Not long ago, I was giving a lecture to Sergey Bratus's class at Dartmouth, where he asked me to teach the students about SPI, I2C, and the other bus protocols that are commonly found in embedded systems. When a student made the inevitable joke about Sergey's Magic School Bus, my good neighbor's eyes lit up and he exclaimed, "It's not a bus; it's a network!"
A bottle of Laphroaig 18 later, we came to the conclusion that while libusb and python-usb make it easy to prototype USB host-side applications, there wasn't really anything handy for prototyping device-side applications. So the next afternoon, we wired a MAX3421 EVK into the GoodFET41. This allows us to write USB devices entirely in host-side Python, fuzzing for device-driver vulnerabilities wherever we like.
Unlike the Teensy and similar hardware, this tool is not designed to run standalone. All of the complicated software is in Python on one workstation, while the emulated USB device appears on a second workstation. This makes fuzz testing and exploit debugging a hell of a lot more efficient, while the resulting exploit can be ported to run as C firmware for deployment.
Our rough prototype was refined into a single board, which is documented as the Facedancer10 as part of the GoodFET project. The board consists of a GoodFET41 with the MAX3420 target onboard. One USB Mini plug runs to the workstation emulating a USB device, and the other USB Mini plug runs to a second host which sees only the emulated device.
The C firmware running on the MSP430 is intentionally kept as minimal as possible, with complexity pushed to the Python client in order to speed development and prevent the need for reflashing during development. This is perfectly fine for emulating USB devices, as kernels seem very tolerant of delays in responses. Additionally, the MAX3420 handles all fast-reaction timings itself, so our round-trip overheads don't create any serious problems.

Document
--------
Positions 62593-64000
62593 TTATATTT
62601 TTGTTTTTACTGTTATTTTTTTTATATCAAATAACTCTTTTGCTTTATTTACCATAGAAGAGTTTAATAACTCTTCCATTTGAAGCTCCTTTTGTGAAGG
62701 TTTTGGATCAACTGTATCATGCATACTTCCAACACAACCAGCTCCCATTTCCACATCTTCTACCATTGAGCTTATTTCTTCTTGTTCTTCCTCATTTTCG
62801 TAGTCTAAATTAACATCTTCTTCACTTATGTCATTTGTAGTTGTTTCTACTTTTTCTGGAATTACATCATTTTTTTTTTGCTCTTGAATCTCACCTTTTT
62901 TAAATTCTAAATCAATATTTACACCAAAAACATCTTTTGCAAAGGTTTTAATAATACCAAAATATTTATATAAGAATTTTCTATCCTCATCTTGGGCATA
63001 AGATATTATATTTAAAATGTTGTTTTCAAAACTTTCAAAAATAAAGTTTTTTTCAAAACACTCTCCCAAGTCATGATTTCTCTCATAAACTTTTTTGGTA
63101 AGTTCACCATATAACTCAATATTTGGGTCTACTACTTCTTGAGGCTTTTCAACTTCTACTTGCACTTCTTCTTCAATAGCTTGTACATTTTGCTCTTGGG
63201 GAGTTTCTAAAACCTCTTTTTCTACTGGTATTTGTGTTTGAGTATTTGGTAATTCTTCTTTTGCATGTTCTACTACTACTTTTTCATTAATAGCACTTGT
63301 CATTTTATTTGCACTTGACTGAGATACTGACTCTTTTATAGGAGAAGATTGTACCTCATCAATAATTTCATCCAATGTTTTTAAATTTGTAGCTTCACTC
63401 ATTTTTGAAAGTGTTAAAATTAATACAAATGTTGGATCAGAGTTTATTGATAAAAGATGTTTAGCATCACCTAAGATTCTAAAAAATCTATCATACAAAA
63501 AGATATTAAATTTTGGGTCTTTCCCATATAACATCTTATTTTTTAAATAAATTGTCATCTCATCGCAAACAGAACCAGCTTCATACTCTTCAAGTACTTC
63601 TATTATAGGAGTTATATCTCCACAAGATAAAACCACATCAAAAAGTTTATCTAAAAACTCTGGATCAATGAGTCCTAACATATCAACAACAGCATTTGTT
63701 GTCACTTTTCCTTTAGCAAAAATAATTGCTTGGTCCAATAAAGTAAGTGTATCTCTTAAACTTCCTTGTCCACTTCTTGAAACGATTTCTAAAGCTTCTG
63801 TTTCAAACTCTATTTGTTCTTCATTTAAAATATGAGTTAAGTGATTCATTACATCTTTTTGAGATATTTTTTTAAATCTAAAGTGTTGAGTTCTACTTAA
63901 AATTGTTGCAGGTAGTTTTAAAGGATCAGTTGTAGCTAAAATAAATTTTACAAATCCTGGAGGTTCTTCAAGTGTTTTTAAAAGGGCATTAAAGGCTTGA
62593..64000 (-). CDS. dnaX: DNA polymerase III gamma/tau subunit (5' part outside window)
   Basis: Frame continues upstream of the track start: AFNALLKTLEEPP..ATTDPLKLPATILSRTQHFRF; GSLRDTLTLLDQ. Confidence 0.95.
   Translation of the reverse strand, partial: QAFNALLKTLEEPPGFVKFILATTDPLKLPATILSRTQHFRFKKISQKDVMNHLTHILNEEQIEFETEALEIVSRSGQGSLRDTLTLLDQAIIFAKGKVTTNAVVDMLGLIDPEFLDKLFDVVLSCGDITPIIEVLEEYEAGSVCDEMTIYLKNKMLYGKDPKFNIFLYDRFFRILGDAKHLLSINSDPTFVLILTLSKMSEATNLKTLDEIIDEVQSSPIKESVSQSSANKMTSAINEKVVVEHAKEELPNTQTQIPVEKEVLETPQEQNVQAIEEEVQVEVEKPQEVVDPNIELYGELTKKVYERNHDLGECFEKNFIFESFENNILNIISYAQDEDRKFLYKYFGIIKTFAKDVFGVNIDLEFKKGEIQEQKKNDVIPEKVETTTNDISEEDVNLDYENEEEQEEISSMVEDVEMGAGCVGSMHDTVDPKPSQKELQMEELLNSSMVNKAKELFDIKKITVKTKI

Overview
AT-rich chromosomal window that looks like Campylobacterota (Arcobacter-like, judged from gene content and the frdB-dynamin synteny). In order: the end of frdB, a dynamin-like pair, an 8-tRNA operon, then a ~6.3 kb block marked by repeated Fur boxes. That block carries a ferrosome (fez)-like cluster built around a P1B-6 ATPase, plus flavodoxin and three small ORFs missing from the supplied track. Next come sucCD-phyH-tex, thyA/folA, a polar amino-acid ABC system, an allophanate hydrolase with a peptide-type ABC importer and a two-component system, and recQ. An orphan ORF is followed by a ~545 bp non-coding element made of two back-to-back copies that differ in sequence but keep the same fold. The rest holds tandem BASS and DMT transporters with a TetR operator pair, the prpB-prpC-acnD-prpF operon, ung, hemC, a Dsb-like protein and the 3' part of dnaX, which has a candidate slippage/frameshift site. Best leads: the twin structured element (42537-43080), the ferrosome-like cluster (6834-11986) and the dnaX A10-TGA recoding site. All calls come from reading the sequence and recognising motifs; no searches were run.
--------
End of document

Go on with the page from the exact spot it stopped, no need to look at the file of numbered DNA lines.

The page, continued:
As a networking protocol, USB is quite different from the IP protocols that you are likely familiar with. It is not more difficult, but it is designed along different lines, with a different philosophy and different concepts. To learn the language, I recommend a mixture of reverse engineering devices, writing drivers, and writing emulators. Sniff some traffic with Wireshark, VMWare, or a Total Phase Beagle, then read it and try to write your own client in PyUSB. A good tutorial on that can be found in Adafruit's page on Hacking the Kinect.
In all of this, remember that USB is a network, not a bus. You can be just as 1990's stack-evil as you like, and a lot of the 90's tricks still work in USB. Every device driver included in the operating system is the equivalent of an open port!
Clear code examples for USB protocols can generally be found either in other microcontroller implementations or in the relevant BSD or Linux drivers. In general, you need to know just enough of the SETUP endpoint (EP0) to get the driver to select and initialize the device, then the packets will begin flowing over the other endpoints. There are exceptions, but generally this traffic flows through a device-specific protocol on two more endpoints, one of which is bulk-in and the other bulk-out.
As an example, I've included in the GoodFET repository a script which emulates a simple keyboard through the USB HID protocol. It's run with 'goodfet.maxusbhid', but the bulk of the code is found as the GoodFETMAXUSBHID class in GoodFETMAXUSB.py. The important thing to keep in mind when working from this code is that you are speaking a real protocol, USB HID. You are speaking it over a real chip, the MAX3420. Look up the documentation for both of those if anything is confusing, and look for code examples if things are still unclear.
The HID emulator is a more or less literal translation to Python of Maxim's example code, with much of the code devoted to handling device configuration and descriptor passing. Just like the original, some array boundaries aren't checked, so you can expect a crash or two if the host says things it oughtn't. Exploiting this code in a real product is left as an exercise for the reader.
The first descriptor is the Device Descriptor, which is defined like so. Notice that everything is in Little Endian notation. The maximum packet length is defined as 64 bytes, which is a common maximum and the one supported by the MAX3420.
DD=[0x12, # bLength = 18d
0x01, # bDescriptorType = Device (1)
0x00,0x01, # bcdUSB(L/H) USB spec rev (BCD)
0x00,0x00,0x00, # bDeviceClass, SubClass, Protocol
0x40, # bMaxPacketSize0 EP0 is 64 bytes
0x6A,0x0B, # idVendor(L/H)--Maxim is 0B6A
0x46,0x53, # idProduct(L/H)--5346
0x34,0x12, # bcdDevice--1234
1,2,3, # iMfg, iProduct, iSerialNumber